Searsmont Fire Department will break ground this spring on an overdue firehouse.

Groundbreaking will take place May 1 for the new building, which will be situated off Pond Road on an access road to the former Sprowl's, more recently known as Come Spring Business Park.

The right-side older section of the existing firehouse, which dates back to the 1940s,  was once used for potato processing, according to Searsmont Fire Chief James Ames. The barn-like sand shed on the far left housed the peeling operation.

According to historical documents posted on the firehouse wall, the building was being used as a truck garage when the town purchased it in 1974. It was then renovated, complete with overhead doors for three firetrucks.

In 2000, three additional bays were added on the left side of the original building and a bay on the other side was converted to offices. And there the posted historical record of improvements stopped.

By 2017, townspeople faced up to the need for a new firehouse and, at a special town meeting in May, authorized borrowing for a new building. No question it's needed.

According to First Selectman Bruce Brierley, the old section of the firehouse is inadequate for a number of reasons.

"The septic system is a tank system that has to be pumped periodically," he said. And because of its proximity to the St. George River, there is no room to expand the leach field.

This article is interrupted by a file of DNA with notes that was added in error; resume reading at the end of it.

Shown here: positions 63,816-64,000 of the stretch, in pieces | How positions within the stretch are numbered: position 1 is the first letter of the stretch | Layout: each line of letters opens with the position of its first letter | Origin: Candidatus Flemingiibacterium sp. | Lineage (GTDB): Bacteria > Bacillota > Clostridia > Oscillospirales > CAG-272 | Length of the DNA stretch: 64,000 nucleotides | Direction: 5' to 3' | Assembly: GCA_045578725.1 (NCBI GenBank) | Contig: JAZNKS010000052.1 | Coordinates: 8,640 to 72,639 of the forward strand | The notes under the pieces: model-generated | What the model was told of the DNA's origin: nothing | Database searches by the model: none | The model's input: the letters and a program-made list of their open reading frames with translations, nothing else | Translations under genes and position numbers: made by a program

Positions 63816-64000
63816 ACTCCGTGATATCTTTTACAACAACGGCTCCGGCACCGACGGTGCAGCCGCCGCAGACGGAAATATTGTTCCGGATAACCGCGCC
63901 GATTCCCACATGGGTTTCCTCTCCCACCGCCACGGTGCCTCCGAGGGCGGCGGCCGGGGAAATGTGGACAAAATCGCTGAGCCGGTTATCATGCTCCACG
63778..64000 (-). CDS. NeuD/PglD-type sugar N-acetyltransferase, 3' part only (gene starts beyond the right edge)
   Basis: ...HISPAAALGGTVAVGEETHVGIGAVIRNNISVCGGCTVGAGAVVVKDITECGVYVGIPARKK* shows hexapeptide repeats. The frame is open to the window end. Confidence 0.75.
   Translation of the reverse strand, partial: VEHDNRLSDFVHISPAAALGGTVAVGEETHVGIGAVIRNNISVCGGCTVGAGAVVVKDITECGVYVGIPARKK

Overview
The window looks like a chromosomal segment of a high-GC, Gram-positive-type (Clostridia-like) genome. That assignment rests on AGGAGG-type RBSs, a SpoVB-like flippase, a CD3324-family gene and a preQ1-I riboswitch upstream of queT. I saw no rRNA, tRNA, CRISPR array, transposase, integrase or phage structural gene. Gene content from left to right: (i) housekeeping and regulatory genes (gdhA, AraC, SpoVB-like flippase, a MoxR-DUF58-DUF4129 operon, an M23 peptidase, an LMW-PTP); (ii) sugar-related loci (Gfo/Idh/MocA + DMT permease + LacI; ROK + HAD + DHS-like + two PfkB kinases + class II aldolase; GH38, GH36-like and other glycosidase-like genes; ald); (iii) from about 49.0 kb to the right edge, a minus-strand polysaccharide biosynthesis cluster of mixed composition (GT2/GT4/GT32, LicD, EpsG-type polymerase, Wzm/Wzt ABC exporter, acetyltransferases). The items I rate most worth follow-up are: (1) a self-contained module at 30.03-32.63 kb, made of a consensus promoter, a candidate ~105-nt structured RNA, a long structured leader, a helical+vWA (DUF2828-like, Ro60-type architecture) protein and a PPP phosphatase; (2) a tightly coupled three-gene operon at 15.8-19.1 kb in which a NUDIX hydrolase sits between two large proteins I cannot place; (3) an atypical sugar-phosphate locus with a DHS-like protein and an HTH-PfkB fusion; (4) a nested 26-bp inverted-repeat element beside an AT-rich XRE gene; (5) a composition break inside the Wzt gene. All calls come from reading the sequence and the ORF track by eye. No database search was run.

The location of the existing firehouse, in the center of town and at the end of a sloping curve, is also hazardous, Brierley said.

According to Chief Ames, the old firehouse also has flooding issues, and the overhead doors are prone to freeze to the ground. In addition, the doors barely accommodate the firetrucks, and newer, bigger trucks will not fit through them at all.

There also is no designated parking area at the existing building. When meetings occur, cars line the road, Ames said.

The cost of the new building is estimated at $1.2 million. When the Town Office was built, it had a similar price tag, but thanks to local people, contractors and business owners who donated materials and labor, it "didn't cost the taxpayer anything," Brierley said.

Robbins Lumber and Viking Lumber were among the businesses that donated materials for the new Town Office. For the new firehouse, Lucas Construction will do all the site work and much of that cost will be donated, Brierley said.

"I don't expect it's going to cost what the architects tell us it's going to cost," he said.

During their Jan. 16 meeting, selectmen voted to approve a contract with J & N Brown Construction to build the fire station. They anticipate a November completion date.

The old building will be put up for sale.